“I sometimes wonder, is that [repeated behavior] keeping them from doing other things? But I guess that is the thing, actually.”

“I’m becoming very aware of children’s and adult’s agendas.... I’m not attuned enough yet to see a pattern, but I see how schemas could help me see children’s agendas more clearly.”

Considering development: Some teachers fit the concept of schemas onto their preexisting knowledge of how children change and grow.

“It’s hard for me to see a schema NOT as something that naturally comes after one stage and before the next.”

“As kids get older it’s easier for me to see how much attention they can give to one thing.”

“How do I learn a child’s schema without being influenced by stages of learning?”

Self-reflecting: These teachers thought a lot about how their emotions connect with what they learned about schemas.

“Why does this behavior bother me? Why does it matter if he fills a bucket every day?”

“This helps me to reframe what I take for granted in children’s play.”

“Developing curriculum in this way challenges me to think about why I say no, make rules.”

“When I can put myself in a child’s shoes, I’m better able to teach. This is another way to do that.”

Questioning: These teachers tend toward big questions, and their learning about schemas catapulted their thinking into philosophical directions.

“What makes different kids develop different schemas?”

“What is the nature of learning?”

“So... schemas are always patterns but patterns are not always schemas, right?”

Strategizing: Some teachers rolled up their sleeves and immediately considered how this theory would function.
“This is a way of watching a child’s focus; not on one idea or activity but across themes, across materials and activities.”

“What a wonderful way to think about redirection... and about continuing in a direction!”

“Kids in my class are fighting, are being powerful and dominating one another. I’m not sure what schemas they’re exploring but I’ll take notes.”

“It’s a way of saying yes, which my team is trying to do right now. We notice and then say "Let’s find a way to make these things happen”.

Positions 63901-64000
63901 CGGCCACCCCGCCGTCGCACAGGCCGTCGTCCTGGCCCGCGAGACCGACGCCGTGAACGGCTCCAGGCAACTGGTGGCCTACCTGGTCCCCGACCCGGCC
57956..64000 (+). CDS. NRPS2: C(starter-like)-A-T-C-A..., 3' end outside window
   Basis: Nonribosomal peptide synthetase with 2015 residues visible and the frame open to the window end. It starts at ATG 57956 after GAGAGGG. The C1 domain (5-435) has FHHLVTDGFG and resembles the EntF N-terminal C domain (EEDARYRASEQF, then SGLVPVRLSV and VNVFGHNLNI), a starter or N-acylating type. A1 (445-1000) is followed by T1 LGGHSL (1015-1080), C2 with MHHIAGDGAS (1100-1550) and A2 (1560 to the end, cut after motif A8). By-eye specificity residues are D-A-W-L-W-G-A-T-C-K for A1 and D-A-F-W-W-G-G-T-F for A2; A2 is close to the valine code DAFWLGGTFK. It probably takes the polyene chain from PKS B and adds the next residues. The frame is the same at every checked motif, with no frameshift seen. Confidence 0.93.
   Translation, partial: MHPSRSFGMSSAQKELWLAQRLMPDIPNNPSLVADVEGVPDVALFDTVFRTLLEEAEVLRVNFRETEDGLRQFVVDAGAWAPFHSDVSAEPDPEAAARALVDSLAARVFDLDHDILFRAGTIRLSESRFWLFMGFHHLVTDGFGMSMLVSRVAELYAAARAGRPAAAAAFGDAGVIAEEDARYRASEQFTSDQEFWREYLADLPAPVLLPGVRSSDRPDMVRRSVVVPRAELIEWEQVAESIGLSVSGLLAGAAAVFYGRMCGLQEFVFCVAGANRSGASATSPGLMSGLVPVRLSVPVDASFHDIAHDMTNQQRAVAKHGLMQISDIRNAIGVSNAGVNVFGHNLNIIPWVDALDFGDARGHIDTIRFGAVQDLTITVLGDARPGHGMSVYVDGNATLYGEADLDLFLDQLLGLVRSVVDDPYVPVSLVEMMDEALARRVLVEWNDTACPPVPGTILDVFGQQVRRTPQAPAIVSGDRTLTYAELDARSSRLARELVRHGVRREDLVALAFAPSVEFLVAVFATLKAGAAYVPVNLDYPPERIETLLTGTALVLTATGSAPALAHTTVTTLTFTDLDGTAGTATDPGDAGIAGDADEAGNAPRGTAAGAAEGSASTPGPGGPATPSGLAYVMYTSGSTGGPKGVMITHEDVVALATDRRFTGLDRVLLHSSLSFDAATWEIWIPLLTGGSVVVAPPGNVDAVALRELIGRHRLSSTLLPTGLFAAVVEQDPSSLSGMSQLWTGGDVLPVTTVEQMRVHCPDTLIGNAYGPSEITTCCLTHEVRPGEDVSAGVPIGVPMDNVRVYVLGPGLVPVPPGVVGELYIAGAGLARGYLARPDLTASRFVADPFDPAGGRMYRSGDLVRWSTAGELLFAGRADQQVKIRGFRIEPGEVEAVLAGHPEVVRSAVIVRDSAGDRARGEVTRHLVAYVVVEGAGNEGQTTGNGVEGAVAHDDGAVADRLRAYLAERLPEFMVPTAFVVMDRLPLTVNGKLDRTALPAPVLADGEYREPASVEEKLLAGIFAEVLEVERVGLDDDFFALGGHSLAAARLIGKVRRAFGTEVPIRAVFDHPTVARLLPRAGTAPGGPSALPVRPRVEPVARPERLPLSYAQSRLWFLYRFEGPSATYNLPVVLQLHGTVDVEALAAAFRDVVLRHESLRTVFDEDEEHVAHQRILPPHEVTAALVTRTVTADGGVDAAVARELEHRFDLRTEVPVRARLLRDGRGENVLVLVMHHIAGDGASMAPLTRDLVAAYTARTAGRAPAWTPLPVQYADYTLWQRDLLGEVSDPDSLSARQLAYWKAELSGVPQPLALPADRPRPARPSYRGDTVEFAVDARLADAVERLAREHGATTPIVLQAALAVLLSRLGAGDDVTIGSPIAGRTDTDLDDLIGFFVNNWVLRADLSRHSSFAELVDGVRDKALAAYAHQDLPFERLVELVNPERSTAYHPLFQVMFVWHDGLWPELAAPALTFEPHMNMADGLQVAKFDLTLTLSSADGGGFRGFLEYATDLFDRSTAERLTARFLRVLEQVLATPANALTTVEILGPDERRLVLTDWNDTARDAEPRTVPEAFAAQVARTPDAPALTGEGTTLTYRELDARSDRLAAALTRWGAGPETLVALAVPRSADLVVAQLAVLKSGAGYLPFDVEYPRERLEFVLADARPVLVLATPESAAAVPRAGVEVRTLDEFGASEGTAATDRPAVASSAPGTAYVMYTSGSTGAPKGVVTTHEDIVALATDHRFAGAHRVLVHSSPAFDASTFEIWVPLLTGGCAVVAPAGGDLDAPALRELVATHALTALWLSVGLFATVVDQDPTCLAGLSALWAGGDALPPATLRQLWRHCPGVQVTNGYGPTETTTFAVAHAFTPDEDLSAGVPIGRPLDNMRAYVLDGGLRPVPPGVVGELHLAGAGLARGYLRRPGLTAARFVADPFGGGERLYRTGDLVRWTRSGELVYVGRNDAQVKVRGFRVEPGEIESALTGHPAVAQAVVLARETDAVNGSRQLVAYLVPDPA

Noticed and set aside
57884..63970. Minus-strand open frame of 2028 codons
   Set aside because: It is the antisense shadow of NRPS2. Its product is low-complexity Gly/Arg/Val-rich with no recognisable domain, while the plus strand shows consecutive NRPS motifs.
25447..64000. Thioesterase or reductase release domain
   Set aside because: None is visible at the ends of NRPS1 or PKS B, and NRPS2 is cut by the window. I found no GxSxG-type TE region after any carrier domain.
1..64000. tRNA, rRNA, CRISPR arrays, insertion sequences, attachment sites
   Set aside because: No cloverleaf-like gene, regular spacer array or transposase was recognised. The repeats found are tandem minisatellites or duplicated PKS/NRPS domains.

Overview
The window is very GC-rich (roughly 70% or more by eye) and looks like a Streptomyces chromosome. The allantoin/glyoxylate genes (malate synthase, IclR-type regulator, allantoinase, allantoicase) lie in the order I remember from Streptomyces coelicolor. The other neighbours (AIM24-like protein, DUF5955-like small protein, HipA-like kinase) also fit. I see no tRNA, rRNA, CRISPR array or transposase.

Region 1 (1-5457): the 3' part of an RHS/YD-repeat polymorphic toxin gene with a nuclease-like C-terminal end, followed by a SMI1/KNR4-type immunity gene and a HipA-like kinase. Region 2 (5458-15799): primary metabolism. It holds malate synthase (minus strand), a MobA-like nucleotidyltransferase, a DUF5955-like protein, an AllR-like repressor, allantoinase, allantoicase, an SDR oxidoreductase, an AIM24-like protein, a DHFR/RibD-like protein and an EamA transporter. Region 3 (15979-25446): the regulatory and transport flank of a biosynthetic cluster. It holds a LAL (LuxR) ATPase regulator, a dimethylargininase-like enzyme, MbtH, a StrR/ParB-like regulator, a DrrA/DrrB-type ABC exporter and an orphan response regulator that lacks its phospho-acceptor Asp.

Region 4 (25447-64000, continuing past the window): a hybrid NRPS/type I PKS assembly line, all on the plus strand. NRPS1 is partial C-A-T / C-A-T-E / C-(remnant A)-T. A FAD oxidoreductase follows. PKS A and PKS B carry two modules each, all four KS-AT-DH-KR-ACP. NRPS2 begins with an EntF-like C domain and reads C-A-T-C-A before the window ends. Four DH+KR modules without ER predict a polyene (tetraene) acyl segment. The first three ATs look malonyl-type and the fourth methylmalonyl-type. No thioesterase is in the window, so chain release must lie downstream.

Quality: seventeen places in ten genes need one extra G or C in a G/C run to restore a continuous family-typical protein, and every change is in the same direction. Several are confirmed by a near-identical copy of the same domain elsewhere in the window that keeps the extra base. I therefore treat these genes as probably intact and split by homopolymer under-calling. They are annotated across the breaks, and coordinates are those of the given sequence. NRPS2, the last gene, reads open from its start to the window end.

“It’s a helpful way of getting to know new children.”

It’s important for me to note that these are not transcriptions of conversations. I sifted four different 90 minute conversations into these categories. I looked for patterns in the same way that a teacher looking for schemas will. Sometimes two people with different threads spoke to one another. It was challenging, but teachers here are used to communicating despite differences. Just as children with different schemas can be invited to play together by carefully designing provocations, adults with different approaches to new ideas can be invited to talk about them through careful provocation. The variety of activities (group text study, conversation prompted by quotations, illustrating a narrative, collaboratively sorting photos by schema) provided allowed folks with different preferred threads of investigation to connect.

Self-reflection is a teaching skill. The more we can see our own thread, the better we can find them in the work and play of others. Which of the above resonates with your way of wondering?

How do you see this kind of work happening with the third protagonists, families? What threads of habitual thinking do they hold through a variety of different experiences?